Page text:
Neither the Pixel's 5-inch or Pixel XL's 5.5-inch display measures as big diagonally as the Essential Phone, but the Pixel XL's 2560 x 1440 resolution means that it is a little sharper. It's also likely to feature more vivid colours and deeper blacks, thanks to the AMOLED based panel. 

The smaller Pixel has a full HD 1080 x 1920 panel, with a pixel density of 440 ppi, and is protected - like the XL - by Gorilla Glass 4. 

  • Essential Phone has a dual rear camera with two 13MP sensors
  • All three have 8MP selfie cams

Of the three phones, the Essential Phone is the only one to feature a dual camera system. Similar to Huawei phones, this setup is made up of one colour sensor and one black and white sensor.

Both are 13-megapixel sensors with f/1.9 aperture lenses, and combine to hopefully make lowlight shots much better. You can also use the monochrome sensor to take pure black and white shots. The camera system also has PDAF and laser autofocus. 

Both Pixels has the same 12.3-megapixel sensor, f/2.0 cameras which can produce fantastic results with very little effort. They both also have phase detection and laser autofocus and a dual tone LED flash.  

All three phones have 8-megapixel front facing cameras for selfie takers, although the Essential Phone's is the only one that can shoot 4K resolution video. 

  • Essential Phone has Snapdragon 835
  • Pixel phones use Snapdragon 821
  • 4GB RAM in all three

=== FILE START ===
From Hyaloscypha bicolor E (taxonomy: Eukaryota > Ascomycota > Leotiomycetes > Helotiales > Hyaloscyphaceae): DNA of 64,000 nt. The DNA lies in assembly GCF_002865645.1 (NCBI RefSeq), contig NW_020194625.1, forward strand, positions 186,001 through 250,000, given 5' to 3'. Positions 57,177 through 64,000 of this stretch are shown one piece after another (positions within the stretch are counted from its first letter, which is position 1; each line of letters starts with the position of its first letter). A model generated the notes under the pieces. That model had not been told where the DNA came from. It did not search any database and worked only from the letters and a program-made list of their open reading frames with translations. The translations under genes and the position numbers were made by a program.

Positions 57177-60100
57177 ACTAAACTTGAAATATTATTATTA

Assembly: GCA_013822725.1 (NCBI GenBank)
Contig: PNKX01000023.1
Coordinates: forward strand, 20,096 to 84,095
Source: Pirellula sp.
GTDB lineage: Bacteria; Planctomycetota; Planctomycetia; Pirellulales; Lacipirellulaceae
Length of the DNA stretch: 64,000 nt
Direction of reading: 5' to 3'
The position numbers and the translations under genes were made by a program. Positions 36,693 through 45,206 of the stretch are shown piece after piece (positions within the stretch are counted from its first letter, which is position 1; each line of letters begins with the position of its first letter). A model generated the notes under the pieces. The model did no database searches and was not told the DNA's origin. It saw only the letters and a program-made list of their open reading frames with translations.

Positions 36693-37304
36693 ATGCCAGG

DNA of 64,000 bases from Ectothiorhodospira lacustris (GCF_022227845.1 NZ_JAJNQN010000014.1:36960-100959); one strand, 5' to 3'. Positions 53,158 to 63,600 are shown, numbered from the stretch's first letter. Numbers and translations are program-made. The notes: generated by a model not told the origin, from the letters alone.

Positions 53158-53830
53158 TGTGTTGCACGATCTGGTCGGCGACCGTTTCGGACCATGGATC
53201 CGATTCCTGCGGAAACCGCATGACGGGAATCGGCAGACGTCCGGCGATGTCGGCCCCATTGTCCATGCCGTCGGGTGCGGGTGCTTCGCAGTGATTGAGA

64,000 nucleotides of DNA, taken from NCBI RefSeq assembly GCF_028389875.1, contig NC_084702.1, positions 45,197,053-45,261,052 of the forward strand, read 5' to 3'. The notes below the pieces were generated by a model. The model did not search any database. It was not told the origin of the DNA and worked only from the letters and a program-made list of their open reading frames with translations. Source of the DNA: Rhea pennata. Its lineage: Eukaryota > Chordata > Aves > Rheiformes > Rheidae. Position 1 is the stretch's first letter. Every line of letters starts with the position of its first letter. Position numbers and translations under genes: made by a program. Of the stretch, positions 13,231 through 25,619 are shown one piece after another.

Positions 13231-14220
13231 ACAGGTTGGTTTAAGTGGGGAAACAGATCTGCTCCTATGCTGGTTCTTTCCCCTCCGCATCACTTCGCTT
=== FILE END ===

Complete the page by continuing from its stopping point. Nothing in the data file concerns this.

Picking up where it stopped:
Being a newer device, it's no surprise to see the Essential Phone playing home to a more advanced processor. Specifically, it's powered by the Snapdragon 835 chip paired with 4GB RAM and a generous 128GB built-in storage. 

Both Pixel phones use the same internal processing and memory power. That's to say you'll find the previous generation Snapdragon 821 chip inside, paired with 4GB RAM and either 32 or 128 GB built-in storage. 

As for battery power, the Essential Phone seemingly has a reduced capacity compared to the larger Pixel. With a 3,040mAh capacity non-removable battery, it's considerably less capacious than the 3,450mAh Pixel XL battery, but bigger than the 2,770mAh Pixel battery. 

Like the Pixel phones, it's compatible with Qualcomm's Quick Charge technology, so all three phones can top up in speedy fashion. 

  • Android Nougat on all three
  • Pure experiance on all

The software experience on all three phones should be very close to identical. There's no added bloatware on the Essential Phone and it will run Android when it launches later this year. 

The only difference might be that the Google Pixel phones will likely be upgraded to Android O when that launches. 

From a hardware perspective, there are clear benefits to the Essential Phone. It's built from a stronger metal, and has a bigger screen than either Pixel built in to a body that's much smaller overall than either. For those aching for a frame-free phone experience, the Essential Phone looks ideal. 

There are no clear software advantages, but the next versions of the Google Pixel phones aren't far off being released so this might change when they are.

Still, with a price of $699 in the States, it's just about as expensive as a Pixel, but with a huge, breathtaking screen design and 128GB storage, it's probably worth it.